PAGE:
The second verse I wrote a week before lockdown (because of COVID) when it just seemed like people were hoarding toilet paper and things were getting crazy. I was thinking about that fear and what it is like to be in a pandemic.

The third verse is about refugees. I didn’t think I would know people who would lose everything in a wildfire. I didn’t think I would live in a pandemic. I also didn’t think I would live under a regime when I would consider leaving my country. We were living in that. The people in Syria didn’t think they would have to leave their country and the people in Guatemala didn’t think they would have to leave Guatemala.

Nobody thinks it is going to happen to them, but sometimes it does. The last two verses are me saying what would it be like and what would it take for that to happen to me? When I imagined it, it was almost predictive of January 6. The last verse is about refugees, but it is about me as a refugee imagined,” explains Laura Benitez.

Bob Spector serves up a delicious guitar solo on “Bad Things,” and Dave Zirbel is equally splendid on steel guitar. Read More

Ariana Donovan Making A Difference

Ariana Donovan Front Page PhotoThere is an early twenties something young woman living in a small prairie city in Canada who is already making her mark on the world of modeling, but not quite the way you might expect. Ariana Donovan from Regina, Saskatchewan has been an advocate for providing a safe environment in which models (and other independently employed people) can work and she has coupled that with building a career as a creative director. What is even more remarkable is she is forging her career, while attending university with a major in Human Justice and a minor in film. Oh, did we happen to mention that pre-pandemic she was the first model to grace the runway in her very first fashion show? Well, we do not want to tell Arian Donovan’s story for her, so we will let her tell you.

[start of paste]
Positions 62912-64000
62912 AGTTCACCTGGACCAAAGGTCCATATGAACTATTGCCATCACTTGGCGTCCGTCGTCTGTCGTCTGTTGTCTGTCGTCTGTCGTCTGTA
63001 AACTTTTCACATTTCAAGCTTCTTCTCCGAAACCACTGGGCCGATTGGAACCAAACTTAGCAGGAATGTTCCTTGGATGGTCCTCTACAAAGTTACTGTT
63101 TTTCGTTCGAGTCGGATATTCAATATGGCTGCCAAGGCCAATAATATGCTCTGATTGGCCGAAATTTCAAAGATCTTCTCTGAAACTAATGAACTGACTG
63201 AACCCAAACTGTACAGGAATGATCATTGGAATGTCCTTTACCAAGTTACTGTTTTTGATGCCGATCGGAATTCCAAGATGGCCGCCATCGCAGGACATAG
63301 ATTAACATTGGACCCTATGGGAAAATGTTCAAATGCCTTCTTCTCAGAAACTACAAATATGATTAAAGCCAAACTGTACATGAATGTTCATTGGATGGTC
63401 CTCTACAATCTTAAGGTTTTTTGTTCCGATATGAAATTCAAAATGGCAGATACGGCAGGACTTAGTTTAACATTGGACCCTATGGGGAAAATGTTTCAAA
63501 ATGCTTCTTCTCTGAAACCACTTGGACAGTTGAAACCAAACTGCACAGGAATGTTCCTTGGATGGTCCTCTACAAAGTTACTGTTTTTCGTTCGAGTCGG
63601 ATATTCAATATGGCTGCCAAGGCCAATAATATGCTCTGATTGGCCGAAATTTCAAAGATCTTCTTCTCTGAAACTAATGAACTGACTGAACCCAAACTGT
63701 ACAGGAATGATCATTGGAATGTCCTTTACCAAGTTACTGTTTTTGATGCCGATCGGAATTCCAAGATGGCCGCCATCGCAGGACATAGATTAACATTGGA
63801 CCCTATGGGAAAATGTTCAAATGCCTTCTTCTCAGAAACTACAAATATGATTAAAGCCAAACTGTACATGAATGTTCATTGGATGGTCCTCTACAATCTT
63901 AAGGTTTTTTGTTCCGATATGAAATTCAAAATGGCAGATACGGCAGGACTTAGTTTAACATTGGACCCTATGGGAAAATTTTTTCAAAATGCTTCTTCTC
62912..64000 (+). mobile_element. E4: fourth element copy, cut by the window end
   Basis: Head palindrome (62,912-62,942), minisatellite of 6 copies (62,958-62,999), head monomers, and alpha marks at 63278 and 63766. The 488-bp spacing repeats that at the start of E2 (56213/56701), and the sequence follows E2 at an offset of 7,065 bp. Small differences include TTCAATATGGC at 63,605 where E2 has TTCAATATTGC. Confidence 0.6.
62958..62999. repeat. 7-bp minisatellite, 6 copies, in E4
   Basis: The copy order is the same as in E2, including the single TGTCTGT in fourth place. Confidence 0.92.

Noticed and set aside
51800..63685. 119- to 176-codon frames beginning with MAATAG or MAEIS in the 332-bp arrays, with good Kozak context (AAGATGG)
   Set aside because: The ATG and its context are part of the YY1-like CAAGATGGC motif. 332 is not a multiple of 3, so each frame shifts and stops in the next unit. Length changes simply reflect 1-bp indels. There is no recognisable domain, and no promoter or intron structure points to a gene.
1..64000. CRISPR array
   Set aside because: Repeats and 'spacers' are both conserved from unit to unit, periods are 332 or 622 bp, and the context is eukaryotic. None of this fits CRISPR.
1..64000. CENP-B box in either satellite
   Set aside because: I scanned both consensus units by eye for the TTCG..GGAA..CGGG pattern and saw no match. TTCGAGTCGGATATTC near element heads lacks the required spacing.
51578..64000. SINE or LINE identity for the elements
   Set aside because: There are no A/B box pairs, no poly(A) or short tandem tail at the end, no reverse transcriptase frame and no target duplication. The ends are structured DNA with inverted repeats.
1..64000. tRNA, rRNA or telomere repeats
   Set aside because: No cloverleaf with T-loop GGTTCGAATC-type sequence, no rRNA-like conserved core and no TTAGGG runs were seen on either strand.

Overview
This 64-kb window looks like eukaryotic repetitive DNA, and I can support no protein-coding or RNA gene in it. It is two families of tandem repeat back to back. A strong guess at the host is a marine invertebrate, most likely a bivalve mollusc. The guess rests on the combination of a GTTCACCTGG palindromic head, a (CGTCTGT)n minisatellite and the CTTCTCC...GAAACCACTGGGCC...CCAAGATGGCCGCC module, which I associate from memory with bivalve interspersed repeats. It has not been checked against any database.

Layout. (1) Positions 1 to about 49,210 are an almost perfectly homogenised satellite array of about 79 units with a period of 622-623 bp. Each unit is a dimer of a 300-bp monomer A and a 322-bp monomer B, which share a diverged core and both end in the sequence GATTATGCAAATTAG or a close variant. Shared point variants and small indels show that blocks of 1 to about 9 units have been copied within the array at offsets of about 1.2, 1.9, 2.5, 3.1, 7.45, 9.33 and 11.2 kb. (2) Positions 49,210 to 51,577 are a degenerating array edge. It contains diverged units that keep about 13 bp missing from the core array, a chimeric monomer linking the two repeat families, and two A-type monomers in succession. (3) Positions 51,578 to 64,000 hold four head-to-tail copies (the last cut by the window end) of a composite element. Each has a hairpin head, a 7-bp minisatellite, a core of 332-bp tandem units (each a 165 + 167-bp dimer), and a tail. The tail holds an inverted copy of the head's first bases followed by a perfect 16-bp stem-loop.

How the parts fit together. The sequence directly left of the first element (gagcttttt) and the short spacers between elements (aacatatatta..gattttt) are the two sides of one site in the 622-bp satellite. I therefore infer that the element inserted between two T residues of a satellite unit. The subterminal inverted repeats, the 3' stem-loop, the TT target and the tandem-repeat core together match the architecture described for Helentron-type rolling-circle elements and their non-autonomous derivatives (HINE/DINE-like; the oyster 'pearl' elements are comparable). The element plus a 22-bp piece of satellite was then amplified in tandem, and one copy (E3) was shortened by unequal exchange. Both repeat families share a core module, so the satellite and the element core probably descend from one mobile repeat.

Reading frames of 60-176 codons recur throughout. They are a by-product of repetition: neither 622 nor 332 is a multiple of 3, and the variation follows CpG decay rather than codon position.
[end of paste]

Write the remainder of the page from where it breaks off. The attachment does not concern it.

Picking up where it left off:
“Modeling was never actually an interest of mine. It was just something that popped up for me. I grew up in Regina, Saskatchewan and there is not a whole lot to do here. Modeling and fashion is one of the ways I kept myself entertained for six years now.

Originally, when I got into modeling I had been falsely scouted online by a predator, who used to be an agent for a really big agency in New York. My mom called their office and they let us know about it (that he was a predator), so I applied to a local agency and I was accepted. I think I was a little naïve about (the stalker), but after my mom called the office, it made more sense. I was gullible and I didn’t pay attention,” she says.

Remember this experience, because it starts to inform the decisions she makes later.

Continuing Arian Donovan says, “I started to develop self-confidence, but then I received this offer and even though it wasn’t true I still wanted to pursue modeling, because now the interest was there. Also, when I was a kid, I was really into dressing up. I would wear my dresses and plastic heels that you can wear around the house. Whenever my grandmother would pull out one of those disposable cameras that could be purchased at Shopper’s Drug Mart, I would stop crying and pose. It was an interest, but not one that I was conscious of until I received the fake offer. I was sixteen when that happened.”

“I can’t name them, but the first agency scammed me. I was forced to pay seven hundred dollars for a photoshoot, just to see if they would sign me. Everything I did with them afterwards I had to pay a lot of money to do work for them and to be promoted. I found out later on that is sort of a normal thing, not the test shoot part, but the agency signing fee and it is never as expensive as (I paid). You have to do that every time. They were investigated and found to be scamming (others) and by that time I had already moved to Vancouver and I had signed with a different agency there. Most of the work that I did with the first agency was trade for print with photographers here.